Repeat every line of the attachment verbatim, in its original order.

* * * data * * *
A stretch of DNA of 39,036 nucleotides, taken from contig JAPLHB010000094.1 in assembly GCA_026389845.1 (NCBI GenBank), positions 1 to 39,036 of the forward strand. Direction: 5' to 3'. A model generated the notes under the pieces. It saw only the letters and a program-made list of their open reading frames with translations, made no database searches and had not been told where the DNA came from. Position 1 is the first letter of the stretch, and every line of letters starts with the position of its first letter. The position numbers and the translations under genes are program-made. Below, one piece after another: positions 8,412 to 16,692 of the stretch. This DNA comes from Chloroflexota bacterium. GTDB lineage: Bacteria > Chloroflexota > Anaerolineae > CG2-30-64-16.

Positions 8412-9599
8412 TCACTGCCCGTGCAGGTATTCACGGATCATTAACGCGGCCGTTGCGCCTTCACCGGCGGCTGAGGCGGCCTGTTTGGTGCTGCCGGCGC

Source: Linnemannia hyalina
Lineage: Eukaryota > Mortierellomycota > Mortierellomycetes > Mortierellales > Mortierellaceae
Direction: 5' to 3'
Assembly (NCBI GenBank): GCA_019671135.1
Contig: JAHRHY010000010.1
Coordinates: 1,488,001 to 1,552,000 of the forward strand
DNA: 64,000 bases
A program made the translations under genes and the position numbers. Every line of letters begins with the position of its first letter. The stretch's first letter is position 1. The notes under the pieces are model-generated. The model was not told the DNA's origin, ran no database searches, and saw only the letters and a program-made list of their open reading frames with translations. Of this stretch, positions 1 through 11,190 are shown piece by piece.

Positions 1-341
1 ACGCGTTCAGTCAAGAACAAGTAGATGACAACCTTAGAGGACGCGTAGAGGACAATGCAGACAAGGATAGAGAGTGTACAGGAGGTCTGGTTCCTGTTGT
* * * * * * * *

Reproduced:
A stretch of DNA of 39,036 nucleotides, taken from contig JAPLHB010000094.1 in assembly GCA_026389845.1 (NCBI GenBank), positions 1 to 39,036 of the forward strand. Direction: 5' to 3'. A model generated the notes under the pieces. It saw only the letters and a program-made list of their open reading frames with translations, made no database searches and had not been told where the DNA came from. Position 1 is the first letter of the stretch, and every line of letters starts with the position of its first letter. The position numbers and the translations under genes are program-made. Below, one piece after another: positions 8,412 to 16,692 of the stretch. This DNA comes from Chloroflexota bacterium. GTDB lineage: Bacteria > Chloroflexota > Anaerolineae > CG2-30-64-16.

Positions 8412-9599
8412 TCACTGCCCGTGCAGGTATTCACGGATCATTAACGCGGCCGTTGCGCCTTCACCGGCGGCTGAGGCGGCCTGTTTGGTGCTGCCGGCGC

Source: Linnemannia hyalina
Lineage: Eukaryota > Mortierellomycota > Mortierellomycetes > Mortierellales > Mortierellaceae
Direction: 5' to 3'
Assembly (NCBI GenBank): GCA_019671135.1
Contig: JAHRHY010000010.1
Coordinates: 1,488,001 to 1,552,000 of the forward strand
DNA: 64,000 bases
A program made the translations under genes and the position numbers. Every line of letters begins with the position of its first letter. The stretch's first letter is position 1. The notes under the pieces are model-generated. The model was not told the DNA's origin, ran no database searches, and saw only the letters and a program-made list of their open reading frames with translations. Of this stretch, positions 1 through 11,190 are shown piece by piece.

Positions 1-341
1 ACGCGTTCAGTCAAGAACAAGTAGATGACAACCTTAGAGGACGCGTAGAGGACAATGCAGACAAGGATAGAGAGTGTACAGGAGGTCTGGTTCCTGTTGT